Federal – The U.S. Supreme Court declined to review a decision that upheld a now-defunct Obama-era rule that had restricted employers’ authority to pool workers’ tips, sending the case back to the lower courts. The rule is no longer in effect due to language that was included in the omnibus spending bill earlier this year. The issue raised in this lawsuit covers the time period during which the Obama-era rule was in effect and the outcome could impact other employers. Meanwhile, the Labor Department is rewriting the tip pool rule and plans to release it later this year.
Delaware – Due to last minute negotiations, a bill to increase the state’s minimum wage to $9.25/hr over the next two years passed both chambers prior to the June 30 adjournment. Earlier this year, similar legislation was defeated by only one vote in the full senate due to a member’s concern over the impact on casinos in his district. That issue was resolved in the latest version of the bill. The legislation allows for younger workers (under 18) as well as new employees (first 90 days of employment) to be paid $8.75/hr.
Massachusetts – Raise Up Massachusetts announced that it would pull both its minimum wage and paid leave mandates from the Nov. ballot. In response, the governor signed into law the so-called grand bargain passed by the legislature. It raises the state’s minimum wage to $15/hr over a five-year period and raises the tipped wage to $6.75/hr by 2023. It also establishes both a medical and family paid leave program.
New York – The state labor department concluded its series of regional hearings on the elimination of the tipped wage in the state. The department is now expected to begin the rulemaking process. However, no timeline has been announced.
Massachusetts – As reported above, the so-called grand bargain was signed into law by the governor. The paid family and medical paid leave program requires businesses with 25 or more employees to provide up to 12 weeks of family leave and 20 weeks of medical leave with a maximum of 26 weeks total per year. Workers will be paid a percentage of their salary up to $850/wk. The medical leave provision will be funded by a 0.63 percent payroll tax split between employers and employees. Businesses with fewer than 25 employees do not have to pay into this fund. The family leave program will be employee-financed.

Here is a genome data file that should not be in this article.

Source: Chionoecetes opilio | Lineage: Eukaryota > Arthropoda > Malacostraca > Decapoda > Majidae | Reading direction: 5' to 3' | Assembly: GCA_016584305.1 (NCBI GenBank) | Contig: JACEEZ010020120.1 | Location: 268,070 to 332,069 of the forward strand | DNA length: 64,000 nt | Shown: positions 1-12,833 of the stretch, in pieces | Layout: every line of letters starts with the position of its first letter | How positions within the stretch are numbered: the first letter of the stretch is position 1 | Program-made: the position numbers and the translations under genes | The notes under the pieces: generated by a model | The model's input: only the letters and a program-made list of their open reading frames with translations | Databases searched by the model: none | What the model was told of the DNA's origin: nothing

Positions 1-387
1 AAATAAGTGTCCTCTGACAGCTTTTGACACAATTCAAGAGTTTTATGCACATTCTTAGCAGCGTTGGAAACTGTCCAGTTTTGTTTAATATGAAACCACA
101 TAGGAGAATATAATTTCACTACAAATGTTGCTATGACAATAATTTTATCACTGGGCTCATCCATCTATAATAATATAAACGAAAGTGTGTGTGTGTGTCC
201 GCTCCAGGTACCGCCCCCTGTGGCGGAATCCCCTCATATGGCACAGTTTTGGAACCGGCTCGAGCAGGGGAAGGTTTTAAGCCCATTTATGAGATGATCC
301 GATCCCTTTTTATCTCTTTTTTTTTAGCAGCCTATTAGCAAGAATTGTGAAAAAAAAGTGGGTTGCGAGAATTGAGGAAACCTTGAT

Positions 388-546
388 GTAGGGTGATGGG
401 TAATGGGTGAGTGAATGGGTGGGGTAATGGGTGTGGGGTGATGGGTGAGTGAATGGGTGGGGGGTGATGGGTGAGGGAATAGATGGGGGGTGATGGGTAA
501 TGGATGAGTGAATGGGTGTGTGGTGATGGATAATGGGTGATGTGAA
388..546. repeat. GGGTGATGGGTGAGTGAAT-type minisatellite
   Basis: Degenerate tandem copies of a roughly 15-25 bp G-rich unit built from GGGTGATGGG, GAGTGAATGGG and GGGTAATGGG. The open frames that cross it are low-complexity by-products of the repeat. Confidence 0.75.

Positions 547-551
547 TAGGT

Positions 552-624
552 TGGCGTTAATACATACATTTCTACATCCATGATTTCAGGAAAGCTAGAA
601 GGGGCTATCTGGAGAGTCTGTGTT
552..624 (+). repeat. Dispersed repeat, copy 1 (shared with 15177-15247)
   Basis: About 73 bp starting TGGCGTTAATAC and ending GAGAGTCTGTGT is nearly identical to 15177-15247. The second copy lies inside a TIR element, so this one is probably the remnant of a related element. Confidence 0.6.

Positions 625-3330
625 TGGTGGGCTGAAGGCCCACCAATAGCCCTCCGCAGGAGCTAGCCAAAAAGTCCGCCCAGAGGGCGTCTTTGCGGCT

Austin, TX – A judge denied a request for an injunction of the city’s paid leave law. The paid leave mandate was approved by the city in Feb. and has been subject to litigation by various business groups. The decision allows the city to move forward with an Oct. 1 enactment date. The complainants will likely appeal the decision in an effort to delay implementation. A state legislator has already pre-filed a bill for the 2019 session that would preempt local ordinances on employee benefits.
Federal – In a major loss for the retail community, the U.S. Supreme Court ruled in favor of American Express in Ohio v. American Express. The court upheld a lower court decision that American Express can prohibit merchants from encouraging customers to use lower-fee cards, stating that the practice is not anti-competitive as retailers argued.